The chief attorney for Sen. Herman E. Talmadge (D-Ga.) told Senate ethics committee members yesterday that he laid a trap for the senator's former wife, Betty, when she testified Tuesday that Talmadge squirreled away thousands of dollars over the years in an o*ld overcoat.

In her testimony, Betty Talmadge told the Senate Select Committee on Ethics that in January 1974 she removed between $12,000 and $15,000 from the secret cache of funds that she estimated contained up to $45,000. She said the money she took was in an envelope maked with the name "Harry P. Anestos."

But yesterday Talmadge's executive assistant. T. Rogers Wade, in a surprise appearance for the senator's attorneys, said he had written Anestos' name on the envelope 17 months after Mrs. Talmadge said she took it and kept it.

"I wanted Mrs. Talmadge under oath on this particular point - when she got that envelope and what was written on it," said Talmadge attorney James Hamiltion.

Wade said the envelope contained no cash but did have some information about a speech that Anestos, a longtime Talmadge supporter, wanted the senator to make. Wade said he wrote Anestos' name on the outside of the envelope and put it on Talmadge's desk. That was the last he saw it, he said.

Wade's testimony was hedged yesterday with warnings to the committee that he could not verify his recollection and that his memory about the envelope was poor.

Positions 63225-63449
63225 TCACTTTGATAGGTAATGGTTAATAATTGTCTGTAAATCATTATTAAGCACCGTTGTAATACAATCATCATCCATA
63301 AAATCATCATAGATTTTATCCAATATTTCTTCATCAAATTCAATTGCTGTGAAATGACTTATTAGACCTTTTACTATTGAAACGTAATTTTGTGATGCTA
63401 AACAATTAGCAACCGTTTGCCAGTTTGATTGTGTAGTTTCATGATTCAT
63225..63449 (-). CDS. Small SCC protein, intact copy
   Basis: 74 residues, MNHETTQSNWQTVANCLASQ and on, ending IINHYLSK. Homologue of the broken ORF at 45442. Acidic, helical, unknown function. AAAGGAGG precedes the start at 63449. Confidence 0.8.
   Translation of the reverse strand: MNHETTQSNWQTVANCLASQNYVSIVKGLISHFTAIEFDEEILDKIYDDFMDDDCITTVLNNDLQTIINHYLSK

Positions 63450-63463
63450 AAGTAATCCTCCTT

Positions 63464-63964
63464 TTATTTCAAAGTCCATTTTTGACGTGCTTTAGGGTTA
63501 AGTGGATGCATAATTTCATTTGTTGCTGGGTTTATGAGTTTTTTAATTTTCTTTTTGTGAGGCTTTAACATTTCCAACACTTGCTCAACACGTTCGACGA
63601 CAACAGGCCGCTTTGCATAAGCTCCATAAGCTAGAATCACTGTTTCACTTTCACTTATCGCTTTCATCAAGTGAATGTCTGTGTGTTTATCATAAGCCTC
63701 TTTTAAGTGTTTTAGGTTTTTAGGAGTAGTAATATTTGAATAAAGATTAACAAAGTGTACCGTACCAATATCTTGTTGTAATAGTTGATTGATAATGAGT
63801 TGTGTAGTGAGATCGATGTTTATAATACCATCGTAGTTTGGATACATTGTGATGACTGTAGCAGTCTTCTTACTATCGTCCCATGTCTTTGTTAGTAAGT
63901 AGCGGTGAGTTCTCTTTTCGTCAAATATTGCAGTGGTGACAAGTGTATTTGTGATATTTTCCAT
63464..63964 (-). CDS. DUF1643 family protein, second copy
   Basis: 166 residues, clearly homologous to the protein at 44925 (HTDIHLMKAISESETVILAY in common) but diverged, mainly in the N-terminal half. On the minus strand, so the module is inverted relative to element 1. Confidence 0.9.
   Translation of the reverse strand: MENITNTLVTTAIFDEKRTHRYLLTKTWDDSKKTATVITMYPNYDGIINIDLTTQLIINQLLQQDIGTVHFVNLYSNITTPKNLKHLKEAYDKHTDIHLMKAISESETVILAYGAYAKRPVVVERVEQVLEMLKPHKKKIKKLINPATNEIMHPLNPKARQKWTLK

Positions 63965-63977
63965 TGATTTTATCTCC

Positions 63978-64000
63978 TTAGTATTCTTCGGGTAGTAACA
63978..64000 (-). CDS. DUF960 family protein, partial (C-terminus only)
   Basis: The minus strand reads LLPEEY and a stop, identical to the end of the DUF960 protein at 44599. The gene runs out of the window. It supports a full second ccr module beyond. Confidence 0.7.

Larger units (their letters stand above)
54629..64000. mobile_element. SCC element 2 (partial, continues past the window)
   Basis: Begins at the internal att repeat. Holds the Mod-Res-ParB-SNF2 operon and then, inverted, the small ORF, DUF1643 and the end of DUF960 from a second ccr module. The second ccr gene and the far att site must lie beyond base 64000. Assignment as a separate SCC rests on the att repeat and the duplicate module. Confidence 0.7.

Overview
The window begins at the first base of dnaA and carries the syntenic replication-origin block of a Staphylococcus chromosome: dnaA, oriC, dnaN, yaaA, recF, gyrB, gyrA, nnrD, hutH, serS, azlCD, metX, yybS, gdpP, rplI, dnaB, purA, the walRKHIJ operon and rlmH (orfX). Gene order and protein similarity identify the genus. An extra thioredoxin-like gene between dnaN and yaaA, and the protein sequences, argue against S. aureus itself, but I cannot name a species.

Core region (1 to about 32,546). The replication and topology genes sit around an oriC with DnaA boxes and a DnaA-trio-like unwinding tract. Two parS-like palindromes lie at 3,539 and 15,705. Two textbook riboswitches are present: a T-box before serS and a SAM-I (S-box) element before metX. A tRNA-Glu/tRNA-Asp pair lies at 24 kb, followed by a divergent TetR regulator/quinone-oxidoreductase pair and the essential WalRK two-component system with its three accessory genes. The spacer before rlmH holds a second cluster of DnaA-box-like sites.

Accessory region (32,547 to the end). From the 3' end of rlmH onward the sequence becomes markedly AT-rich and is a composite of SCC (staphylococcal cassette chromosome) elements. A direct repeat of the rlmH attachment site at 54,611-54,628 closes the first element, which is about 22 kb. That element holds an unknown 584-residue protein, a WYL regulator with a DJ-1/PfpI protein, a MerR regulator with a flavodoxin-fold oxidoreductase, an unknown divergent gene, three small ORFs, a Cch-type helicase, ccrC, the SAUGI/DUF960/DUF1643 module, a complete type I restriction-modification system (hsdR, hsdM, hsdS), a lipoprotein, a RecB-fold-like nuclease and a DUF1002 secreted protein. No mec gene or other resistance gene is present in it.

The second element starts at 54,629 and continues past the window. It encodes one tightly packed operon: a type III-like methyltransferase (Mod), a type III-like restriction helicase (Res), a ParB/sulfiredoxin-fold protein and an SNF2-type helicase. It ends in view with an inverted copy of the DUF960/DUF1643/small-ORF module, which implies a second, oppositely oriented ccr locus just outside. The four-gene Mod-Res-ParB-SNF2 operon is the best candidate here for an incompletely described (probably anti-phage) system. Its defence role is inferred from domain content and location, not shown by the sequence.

In their brief cross-examination of Betty Talmadge Tuesday, the senator's attorneys clearly sought not to duplicate the harsh questioning they unleashed on the other primary witness against Talmadge, his former aide Daniel Minchew. Talmadge's attorneys hammered away for six days at Minchew's credibility and character until they were finally cut short by committee chairman Sen. Adlai E. Stevenson (D-I11).

But the introduction of Wade's testimony yesterday questioning Betty Talmadge's credibility was consistent with the offensive strategy that has been employed by the Talmadge's attorneys throughout the six weeks of hearings.

Talmadge faces five allegations of financial wrongdoing lodged by committee special counsel Carl Eardley last December. None of the charges deals specifically with Betty Talmadge's allegations about the secret hoard of $100 bills. But Minchew has said Talmadge used illegally diverted Senate and campaign money in $100 denominations for his daily expenses.

The Georgia senator has denied Minchew's allegations and has said he paid his day-to-day expenses either by check or with $5 and $10 donations given to him by supporters.

The special counsel has now concluded the case against Talmadge. Hamilton told the committee he would submit a brief today calling for the committee to drop all the charges against Talmadge.

Stevenson said the committee will rule on Talmadge's dismissal motion when the hearings resume Tuesday.